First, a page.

UK convenience group McColl's and Morrisons have signed a mega supply deal, which took the industry by surprise. Amazon has joined forces with German grocer Feneberg and Apple jumps to record high thanks to great earnings. Enjoy your Wednesday bulletin and feel free to share.




Wednesday, 02 August 2017





Hello, dear reader,

UK convenience group McColl's and Morrisons have signed a mega supply deal, which took the industry by surprise. Amazon has joined forces with German grocer Feneberg and Apple jumps to record high thanks to great earnings. Enjoy your Wednesday bulletin and feel free to share.




Europe


Landmark deal ▪ Morrisons has announced an agreement with McColl's, that will see the retailer supply select products to the convenience store chain's estate of 1,300 stores and 350 newsagents across the UK. The deal is said to be worth around GBP 1 billion and will spell trouble for wholesalers Palmer & Harvey and Nisa.



Amazon partners in Germany ▪ The American e-commerce giant has added regional grocer Feneberg to its Prime Now delivery express service in Munich. The retailer, which runs 76 supermarkets in the south of Germany as well as a grocery delivery service, expects a “steep learning curve” from the online joint venture.



Enhancing customer experience ▪ German superstore operator Kaufland is adding food courts to its Romanian stores in a bid to offer more than 'a typical hypermarket'. Over in Poland, French retail giant Carrefour is set to modernise its Biala Podlaska outlet, and in the UK, bakery chain Greggs is looking to open drive-through shops around the country.




USA & Canada


Walmart thinks ahead ▪ The Canadian unit of the big-box retailer is eliminating the pickup fee from its online grocery service as it braces for increasing competition. Over in the US, Walmart plans to open another employee training academy. This time in South Dakota.



Winners and losers ▪ Apple delivered better-than-expected third-quarter results with a net income of US$ 8.72 billion, sending its shares up, while US sports label Under Armour reported a quarterly loss and announced a restructuring programme that will affect 280 jobs globally.



Aiming high ▪ Newly formed Cardenas Markets wants to establish itself as the Hispanic market leader and plans to add between 5-10 stores per year. Meanwhile, Delhaize America's Food Lion steps up its digital engagement. and has launched a mobile shopping app for the banner to streamline the shopping experience.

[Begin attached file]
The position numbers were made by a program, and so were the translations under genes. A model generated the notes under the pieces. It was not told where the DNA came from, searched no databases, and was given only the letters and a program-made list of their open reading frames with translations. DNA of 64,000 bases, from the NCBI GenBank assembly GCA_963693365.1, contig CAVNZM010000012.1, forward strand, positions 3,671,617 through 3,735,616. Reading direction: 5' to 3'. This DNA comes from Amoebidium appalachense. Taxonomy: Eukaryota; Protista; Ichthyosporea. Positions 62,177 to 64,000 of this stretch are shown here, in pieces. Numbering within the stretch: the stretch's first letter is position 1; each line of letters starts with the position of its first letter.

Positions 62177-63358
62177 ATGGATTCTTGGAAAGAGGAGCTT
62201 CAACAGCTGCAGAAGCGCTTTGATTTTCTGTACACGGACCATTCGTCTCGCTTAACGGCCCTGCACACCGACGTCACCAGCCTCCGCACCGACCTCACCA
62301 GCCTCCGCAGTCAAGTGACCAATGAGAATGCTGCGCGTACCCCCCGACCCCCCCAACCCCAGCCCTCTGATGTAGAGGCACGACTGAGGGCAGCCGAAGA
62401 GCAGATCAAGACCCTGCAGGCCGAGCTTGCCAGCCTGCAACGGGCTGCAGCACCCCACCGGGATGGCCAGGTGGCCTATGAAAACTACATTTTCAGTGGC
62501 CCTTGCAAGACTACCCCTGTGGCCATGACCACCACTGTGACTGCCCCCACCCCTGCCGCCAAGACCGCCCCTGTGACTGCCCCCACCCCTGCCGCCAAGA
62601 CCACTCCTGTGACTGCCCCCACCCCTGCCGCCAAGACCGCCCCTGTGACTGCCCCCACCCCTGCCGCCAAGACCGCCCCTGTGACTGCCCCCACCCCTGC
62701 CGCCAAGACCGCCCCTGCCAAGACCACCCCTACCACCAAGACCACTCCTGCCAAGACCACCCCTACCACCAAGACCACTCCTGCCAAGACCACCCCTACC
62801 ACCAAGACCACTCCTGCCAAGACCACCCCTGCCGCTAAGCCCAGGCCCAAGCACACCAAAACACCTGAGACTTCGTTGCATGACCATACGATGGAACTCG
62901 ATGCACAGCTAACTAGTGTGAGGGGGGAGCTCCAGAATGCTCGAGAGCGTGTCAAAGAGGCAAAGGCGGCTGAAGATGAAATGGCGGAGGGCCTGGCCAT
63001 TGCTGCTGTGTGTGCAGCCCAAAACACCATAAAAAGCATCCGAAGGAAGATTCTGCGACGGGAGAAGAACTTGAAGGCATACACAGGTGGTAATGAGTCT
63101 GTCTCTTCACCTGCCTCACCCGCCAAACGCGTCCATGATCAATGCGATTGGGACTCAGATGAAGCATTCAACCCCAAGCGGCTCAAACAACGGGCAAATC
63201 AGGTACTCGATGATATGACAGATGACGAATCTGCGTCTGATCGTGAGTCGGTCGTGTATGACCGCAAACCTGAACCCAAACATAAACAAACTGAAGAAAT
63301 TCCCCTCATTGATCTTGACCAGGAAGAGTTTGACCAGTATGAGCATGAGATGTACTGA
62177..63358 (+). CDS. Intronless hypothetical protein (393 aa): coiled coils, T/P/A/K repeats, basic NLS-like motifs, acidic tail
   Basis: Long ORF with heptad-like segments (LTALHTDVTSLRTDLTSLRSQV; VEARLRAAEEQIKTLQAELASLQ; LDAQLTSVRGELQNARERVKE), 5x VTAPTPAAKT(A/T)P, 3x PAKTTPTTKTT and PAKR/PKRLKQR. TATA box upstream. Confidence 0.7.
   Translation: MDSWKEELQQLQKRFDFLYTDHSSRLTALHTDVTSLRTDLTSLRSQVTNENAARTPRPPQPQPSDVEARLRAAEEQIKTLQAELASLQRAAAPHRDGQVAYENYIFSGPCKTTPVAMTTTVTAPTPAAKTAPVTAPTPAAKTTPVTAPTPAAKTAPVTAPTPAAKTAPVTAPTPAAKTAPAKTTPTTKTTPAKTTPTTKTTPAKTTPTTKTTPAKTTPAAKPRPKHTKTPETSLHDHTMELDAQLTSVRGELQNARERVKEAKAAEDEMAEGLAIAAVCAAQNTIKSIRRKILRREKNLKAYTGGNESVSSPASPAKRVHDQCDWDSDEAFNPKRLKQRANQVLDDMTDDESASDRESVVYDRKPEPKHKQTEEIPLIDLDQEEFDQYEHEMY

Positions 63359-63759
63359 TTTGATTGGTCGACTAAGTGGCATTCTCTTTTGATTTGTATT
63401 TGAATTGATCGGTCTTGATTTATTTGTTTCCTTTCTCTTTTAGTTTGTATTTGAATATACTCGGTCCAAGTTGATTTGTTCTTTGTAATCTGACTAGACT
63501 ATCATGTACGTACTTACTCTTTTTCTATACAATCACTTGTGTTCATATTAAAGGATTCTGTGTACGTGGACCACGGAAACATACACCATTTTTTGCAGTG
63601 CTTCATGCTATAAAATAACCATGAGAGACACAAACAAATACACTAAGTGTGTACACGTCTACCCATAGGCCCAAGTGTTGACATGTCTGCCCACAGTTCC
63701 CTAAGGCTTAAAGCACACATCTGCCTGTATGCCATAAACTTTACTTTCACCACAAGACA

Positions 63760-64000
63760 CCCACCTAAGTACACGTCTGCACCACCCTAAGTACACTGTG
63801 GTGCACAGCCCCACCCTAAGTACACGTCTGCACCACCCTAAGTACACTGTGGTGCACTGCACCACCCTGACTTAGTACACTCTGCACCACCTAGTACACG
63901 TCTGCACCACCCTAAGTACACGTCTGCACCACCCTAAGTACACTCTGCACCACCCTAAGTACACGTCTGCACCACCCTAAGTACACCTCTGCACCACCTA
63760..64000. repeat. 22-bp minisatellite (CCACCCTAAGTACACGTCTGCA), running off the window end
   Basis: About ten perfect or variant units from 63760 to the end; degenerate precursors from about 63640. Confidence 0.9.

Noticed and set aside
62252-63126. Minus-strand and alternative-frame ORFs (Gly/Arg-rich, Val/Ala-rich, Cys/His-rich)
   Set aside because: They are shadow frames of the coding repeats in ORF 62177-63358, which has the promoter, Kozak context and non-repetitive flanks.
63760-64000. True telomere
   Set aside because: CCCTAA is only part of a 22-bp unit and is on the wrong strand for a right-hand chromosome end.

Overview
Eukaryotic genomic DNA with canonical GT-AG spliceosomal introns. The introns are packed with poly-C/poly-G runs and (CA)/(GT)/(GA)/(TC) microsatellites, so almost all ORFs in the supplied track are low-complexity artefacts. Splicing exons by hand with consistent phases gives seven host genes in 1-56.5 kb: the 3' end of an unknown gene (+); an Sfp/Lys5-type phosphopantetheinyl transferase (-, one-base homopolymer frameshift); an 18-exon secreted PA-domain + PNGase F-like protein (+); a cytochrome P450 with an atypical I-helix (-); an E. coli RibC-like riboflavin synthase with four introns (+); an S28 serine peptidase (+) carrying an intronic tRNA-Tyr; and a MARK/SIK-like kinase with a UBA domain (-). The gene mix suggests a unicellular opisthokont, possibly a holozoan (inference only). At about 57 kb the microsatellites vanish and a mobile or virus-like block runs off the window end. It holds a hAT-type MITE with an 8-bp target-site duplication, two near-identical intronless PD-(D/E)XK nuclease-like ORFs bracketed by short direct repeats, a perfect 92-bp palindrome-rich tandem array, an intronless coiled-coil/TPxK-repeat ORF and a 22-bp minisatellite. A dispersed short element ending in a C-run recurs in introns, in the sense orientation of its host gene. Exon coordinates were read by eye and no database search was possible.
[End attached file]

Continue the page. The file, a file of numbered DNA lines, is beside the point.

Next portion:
Asia


Expanding overseas ▪ Amid growing competition in the domestic market, South Korea's two largest convenience store operators, GS Retail and BGF, are eyeing emerging markets. The former has joined forces with Vietnam's SonKim Group and the latter has entered a franchise contract with Iran's Entekhap Group.



Promoting cashless payment ▪ China’s two biggest mobile payment providers are in support of a cashless society. Alipay, the financial arm of Alibaba Group, is offering cash rebates for the use of its mobile app, and Tencent’s WeChat Pay offers a variety of 'cashless' specials.



Cheers without staff ▪ Singapore's largest supermarket chain, NTUC FairPrice, has opened an unstaffed, cashless store under its ‘Cheers’ banner, making it the first such outlet in the city-state. The store features vending machines. More unmanned outlets are in the planning.




Survey results


Shopping trends ▪ The most digitally savvy generation to date has a soft side for physical stores. 57% of Generation Z say they prefer to shop in-store rather than online, according to a report from CrowdTwist. In addition, click here to download the latest consumer behaviour trends across Europe, compiled by Shopper Trak.



Fear of data breaches ▪ While the number of cyber-attacks has declined in the last year, a majority of companies still feel susceptible to data threats. This is according to a study, which was based on responses from more than 1100 senior security executives, including retailers, from across the globe.